Bentzi and Pinchas, yuch and double yuch.

Remember, the "powers" were hurting; that's why they disengaged. You can't imagine how much.

But again,

> what is it you want the kids to engage with? Business as usual?

learning, working and settling etc
never give up

> learning, working and settling etc
> never give up

But you also want them to make their future in *their* institutions--the army, politics, etc.

So what happens to all the education we give them, when they get the conflicting message of "Torah" and "obedience to government" all their lives? How do you expect these kids to play the game by *their* rules and survive long enough with *our* values intact?

Not easy, but Judaism is the integration of all aspects of life.

> Not easy, but Judaism is the integration of all aspects of life.

Judaism is against the hilul HaShem which is the inevitable result of
working with corruption, and Israeli institutions are riddleed with
corruption. In Judaism, when a house is infected enough, the only
solution is to destroy it.

You're saying that we can save the situation by putting our good nails
int a rotten wooden house. I say fie on that--let's build our own
sturdy building.

And you still haven't said--can you name one person--just one--from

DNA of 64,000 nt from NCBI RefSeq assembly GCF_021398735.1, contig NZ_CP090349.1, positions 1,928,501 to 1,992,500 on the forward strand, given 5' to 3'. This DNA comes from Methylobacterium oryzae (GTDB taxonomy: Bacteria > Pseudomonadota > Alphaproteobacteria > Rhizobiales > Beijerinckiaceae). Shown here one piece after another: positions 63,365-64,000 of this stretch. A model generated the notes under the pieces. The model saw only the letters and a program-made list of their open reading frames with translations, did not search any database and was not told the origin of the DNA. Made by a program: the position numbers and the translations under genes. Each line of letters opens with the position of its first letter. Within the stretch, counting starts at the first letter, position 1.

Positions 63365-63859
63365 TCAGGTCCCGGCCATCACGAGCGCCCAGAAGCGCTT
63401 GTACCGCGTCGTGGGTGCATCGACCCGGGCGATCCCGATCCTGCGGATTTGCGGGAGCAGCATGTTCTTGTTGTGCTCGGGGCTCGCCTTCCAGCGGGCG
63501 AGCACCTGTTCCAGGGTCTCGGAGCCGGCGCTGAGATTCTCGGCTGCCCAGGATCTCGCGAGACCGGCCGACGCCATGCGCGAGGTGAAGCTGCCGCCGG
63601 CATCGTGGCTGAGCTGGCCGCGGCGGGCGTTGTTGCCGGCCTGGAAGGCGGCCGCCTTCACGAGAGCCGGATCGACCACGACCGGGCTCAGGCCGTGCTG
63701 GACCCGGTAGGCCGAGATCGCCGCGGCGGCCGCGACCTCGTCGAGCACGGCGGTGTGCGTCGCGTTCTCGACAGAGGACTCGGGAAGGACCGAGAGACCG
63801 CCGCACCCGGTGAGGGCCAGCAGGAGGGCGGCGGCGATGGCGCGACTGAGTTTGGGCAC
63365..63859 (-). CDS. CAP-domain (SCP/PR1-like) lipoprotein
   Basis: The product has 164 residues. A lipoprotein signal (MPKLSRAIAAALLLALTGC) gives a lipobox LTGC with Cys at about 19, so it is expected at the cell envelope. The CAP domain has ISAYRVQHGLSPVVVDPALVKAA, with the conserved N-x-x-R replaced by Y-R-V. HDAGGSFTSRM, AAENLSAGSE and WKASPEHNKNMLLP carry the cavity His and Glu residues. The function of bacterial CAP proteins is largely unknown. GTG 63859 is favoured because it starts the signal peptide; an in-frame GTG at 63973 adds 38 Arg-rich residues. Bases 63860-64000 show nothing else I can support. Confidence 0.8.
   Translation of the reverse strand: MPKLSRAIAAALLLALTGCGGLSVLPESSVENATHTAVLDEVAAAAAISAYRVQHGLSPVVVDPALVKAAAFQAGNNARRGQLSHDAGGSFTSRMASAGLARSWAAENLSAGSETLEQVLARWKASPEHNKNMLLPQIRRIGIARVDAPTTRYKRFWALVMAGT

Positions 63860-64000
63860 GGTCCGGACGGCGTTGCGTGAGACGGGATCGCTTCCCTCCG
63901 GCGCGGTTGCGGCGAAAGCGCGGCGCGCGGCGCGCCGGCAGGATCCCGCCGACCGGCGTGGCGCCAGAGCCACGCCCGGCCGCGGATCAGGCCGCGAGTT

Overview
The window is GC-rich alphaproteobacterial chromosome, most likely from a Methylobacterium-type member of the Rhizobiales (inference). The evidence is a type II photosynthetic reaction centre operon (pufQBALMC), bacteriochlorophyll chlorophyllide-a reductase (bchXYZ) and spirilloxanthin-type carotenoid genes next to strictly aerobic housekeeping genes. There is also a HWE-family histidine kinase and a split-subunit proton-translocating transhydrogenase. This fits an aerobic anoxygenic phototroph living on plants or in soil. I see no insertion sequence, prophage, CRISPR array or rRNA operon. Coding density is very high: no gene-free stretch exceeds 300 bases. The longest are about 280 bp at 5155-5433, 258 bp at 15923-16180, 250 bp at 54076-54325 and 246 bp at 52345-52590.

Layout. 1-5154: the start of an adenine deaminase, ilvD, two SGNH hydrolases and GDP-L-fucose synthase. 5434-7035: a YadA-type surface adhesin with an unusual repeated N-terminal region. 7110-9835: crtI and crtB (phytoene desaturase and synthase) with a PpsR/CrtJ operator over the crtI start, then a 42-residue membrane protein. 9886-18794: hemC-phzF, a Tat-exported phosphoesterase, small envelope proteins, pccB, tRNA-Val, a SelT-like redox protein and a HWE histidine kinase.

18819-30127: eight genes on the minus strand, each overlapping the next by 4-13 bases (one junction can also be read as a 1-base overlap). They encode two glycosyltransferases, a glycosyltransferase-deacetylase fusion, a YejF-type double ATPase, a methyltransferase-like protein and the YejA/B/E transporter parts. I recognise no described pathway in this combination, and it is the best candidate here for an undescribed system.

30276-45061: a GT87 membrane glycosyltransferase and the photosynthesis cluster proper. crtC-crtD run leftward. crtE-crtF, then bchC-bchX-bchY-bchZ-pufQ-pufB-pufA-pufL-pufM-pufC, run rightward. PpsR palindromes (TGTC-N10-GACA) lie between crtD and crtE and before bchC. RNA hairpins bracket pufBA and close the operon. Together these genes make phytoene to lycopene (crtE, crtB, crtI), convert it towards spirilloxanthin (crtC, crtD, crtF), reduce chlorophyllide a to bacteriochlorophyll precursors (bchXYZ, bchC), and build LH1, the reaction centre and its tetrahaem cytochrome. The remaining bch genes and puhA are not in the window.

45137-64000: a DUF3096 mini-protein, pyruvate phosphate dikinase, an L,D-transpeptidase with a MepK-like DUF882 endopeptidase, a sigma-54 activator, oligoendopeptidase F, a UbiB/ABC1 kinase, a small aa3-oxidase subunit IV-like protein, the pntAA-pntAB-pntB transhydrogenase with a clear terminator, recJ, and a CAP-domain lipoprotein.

"our camp" who'se made it into public recognition through "their"
system and who hasn't been co-opted? Can you name one yishuv that
isn't riddled with corruption problems, for example? (I know the
situation on our yishuv. I've heard residents talk about yours, too,
but there may be another side to that story. And look at Karnei

Maybe I"m crazy, but I just try to look foward. this summer I kept thinking of Nachshon and Avraham and Yitzchak and their perfect faith. It's said that the water came up to Nachshon's nose, and Avraham was less than a fraction of a second from sacrificing Yitzchak. We can't look around and get bogged down in the corruption and filth.

When I see Tzachi Hanegbi on TV I want to cry, because I love Geula Cohen, trust and respect her. To think that her son has become such a disapointment. There's "nothing" in his eyes.

I do trust Arye Eldad; he's a credit to his parents. And I think that a "mesorati" leader suits us. He's not a politician; he's a world reknown plastic surgeon, and he was head of the medical department in the army, despite his politics.

I read the Uzi Landau 18 points, and there are some red lights, like his support of a referendum. He's not a leader; he's being run by a "committee."

I just keep doing my thing and saying what I think and feel, and I'm amazed every time someone tells me that I've put in words exactly what he/she believes. That gives me strength, and that's why I write and send things out without making a bloody cent on it.

> Maybe I"m crazy, but I just try to look foward. this summer I kept thinking
> of Nachshon and Avraham and Yitzchak and their perfect faith. It's said
> that the water came up to Nachshon's nose, and Avraham was less than a
> fraction of a second from sacrificing Yitzchak. We can't look around and